Data pinpoints community health needs

Data
Roy Beveridge

Population health management is hardly a new field for Humana, as it has been working in the space for 30 years, Chief Medical Officer Roy Beveridge tells FierceHealthPayer.

“We’ve been in the value arena now for a [long] time, and when you’re in a value arena you are by definition taking responsibility for a population’s health,” he says.

During that time, Humana has learned that population health requires more than just “writing checks out to the providers,” Beveridge says. The insurer also cannot improve the health of local populations on its own, and therefore must partner with local governments, hospital systems, nonprofits and other organizations to take a coordinated approach.

Pattie Dale Tye

Such was its strategy in an initiative that aims to make the communities it serves 20 percent healthier by 2020. In addition to working with community partners, Humana uses data analytics to better understand what’s getting in the way of healthy communities, Pattie Dale Tye, a segment vice president for Humana, tells FierceHealthPayer.

That includes not only using its own vast array of claims data, but tapping into other data sources as well, she notes.

Humana built a tool as part of a partnership with the nonprofit Robert Wood Johnson Foundation that allows it to look at ZIP code-level statistics that inform some of the social determinates of health, such as food insecurity and access to care.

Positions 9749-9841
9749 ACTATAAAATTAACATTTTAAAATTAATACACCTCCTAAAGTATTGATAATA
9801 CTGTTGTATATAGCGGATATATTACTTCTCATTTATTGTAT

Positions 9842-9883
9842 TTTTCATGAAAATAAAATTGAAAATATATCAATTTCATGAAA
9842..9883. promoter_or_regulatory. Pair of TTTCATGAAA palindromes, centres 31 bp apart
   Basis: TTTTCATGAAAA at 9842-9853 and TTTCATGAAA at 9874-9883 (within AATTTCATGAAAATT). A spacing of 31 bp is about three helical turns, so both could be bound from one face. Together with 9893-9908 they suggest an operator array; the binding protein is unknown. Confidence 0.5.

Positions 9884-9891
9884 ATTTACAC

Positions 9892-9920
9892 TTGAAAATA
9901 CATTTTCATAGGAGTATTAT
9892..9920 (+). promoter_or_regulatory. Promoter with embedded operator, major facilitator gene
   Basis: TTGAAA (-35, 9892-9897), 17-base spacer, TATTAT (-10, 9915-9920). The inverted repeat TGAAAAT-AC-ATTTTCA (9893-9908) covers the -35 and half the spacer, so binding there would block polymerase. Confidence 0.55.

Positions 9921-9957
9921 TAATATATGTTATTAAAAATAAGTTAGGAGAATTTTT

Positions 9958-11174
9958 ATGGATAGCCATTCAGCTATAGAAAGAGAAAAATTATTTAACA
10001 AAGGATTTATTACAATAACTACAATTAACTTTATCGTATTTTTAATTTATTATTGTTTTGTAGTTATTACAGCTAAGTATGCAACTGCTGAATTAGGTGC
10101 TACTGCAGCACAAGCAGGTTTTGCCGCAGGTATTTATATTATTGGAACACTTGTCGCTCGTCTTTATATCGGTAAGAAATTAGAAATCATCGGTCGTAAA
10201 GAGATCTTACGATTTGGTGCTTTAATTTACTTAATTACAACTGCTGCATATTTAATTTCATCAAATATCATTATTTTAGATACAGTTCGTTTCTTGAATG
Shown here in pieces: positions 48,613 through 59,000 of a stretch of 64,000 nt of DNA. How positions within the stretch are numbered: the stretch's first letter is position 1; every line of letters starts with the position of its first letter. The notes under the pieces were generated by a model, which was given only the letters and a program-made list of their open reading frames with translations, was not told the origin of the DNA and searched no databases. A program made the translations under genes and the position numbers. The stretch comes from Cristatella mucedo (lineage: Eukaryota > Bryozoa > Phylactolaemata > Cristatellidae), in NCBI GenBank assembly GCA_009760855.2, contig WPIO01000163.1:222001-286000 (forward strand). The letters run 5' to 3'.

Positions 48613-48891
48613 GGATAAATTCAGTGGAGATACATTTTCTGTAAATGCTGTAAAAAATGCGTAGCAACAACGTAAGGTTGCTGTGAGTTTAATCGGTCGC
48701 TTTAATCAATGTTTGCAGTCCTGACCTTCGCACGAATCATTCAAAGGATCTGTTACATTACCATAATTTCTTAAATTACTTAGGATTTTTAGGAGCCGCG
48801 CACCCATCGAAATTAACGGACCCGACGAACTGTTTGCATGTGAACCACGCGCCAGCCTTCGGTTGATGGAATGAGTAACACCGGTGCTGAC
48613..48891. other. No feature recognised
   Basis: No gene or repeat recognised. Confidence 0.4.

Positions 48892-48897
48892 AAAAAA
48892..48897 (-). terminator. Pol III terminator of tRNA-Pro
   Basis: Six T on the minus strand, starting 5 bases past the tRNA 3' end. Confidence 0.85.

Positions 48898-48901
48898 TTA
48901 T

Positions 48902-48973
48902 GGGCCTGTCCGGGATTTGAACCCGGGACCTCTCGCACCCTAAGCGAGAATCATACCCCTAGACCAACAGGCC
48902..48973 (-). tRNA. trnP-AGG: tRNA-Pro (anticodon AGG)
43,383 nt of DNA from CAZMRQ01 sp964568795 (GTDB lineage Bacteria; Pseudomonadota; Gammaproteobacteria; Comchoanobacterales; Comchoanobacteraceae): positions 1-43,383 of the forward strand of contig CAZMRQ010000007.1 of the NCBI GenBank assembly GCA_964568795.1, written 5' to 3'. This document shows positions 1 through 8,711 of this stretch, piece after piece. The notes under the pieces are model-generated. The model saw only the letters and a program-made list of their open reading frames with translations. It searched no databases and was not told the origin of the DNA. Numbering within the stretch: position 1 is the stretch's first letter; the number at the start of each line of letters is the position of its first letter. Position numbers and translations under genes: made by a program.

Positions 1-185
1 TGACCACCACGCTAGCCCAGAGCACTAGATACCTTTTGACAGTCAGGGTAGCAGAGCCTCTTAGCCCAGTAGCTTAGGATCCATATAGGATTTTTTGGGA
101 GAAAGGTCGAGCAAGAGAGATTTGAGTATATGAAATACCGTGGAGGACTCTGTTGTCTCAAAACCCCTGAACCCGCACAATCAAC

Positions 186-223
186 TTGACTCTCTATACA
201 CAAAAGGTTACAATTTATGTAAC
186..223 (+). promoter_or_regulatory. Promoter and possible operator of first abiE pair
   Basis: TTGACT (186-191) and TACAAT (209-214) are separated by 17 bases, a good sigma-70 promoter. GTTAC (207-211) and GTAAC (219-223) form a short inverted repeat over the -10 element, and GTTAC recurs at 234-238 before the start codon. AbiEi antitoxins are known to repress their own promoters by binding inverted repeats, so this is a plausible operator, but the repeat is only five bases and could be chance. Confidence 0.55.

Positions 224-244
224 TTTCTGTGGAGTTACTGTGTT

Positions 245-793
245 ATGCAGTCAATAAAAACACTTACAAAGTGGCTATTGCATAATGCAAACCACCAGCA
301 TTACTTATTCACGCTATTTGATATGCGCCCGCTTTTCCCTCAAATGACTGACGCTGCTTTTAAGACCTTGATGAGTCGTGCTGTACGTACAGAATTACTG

In San Antonio, for example, Humana discovered that throughout the community there was a lack of access to behavioral health resources, Tye explains. To solve the problem, the insurer worked with its own network of providers, the city and other stakeholders “to bring more providers into play” and put tele-psychiatry programs into place.

Humana also uses data analytics to help primary care physicians act as “quarterbacks” for patient care by seeing all interactions with the health system that happen outside their office, according to Beveridge. The key, he says, is to make sure clinicians can see the data promptly and act upon it, which requires that it be in an “easy, palatable form that they don’t have to go into five other screens to get.”

Thus, Humana ensures that its analytics tools “hook into” the electronic health system of providers and provide alerts and information bilaterally.

“If you keep it on a separate system outside their workflow, it become increasingly difficult for physicians to toggle back and forth in different systems,” Beveridge says.

Data pinpoints community health needs

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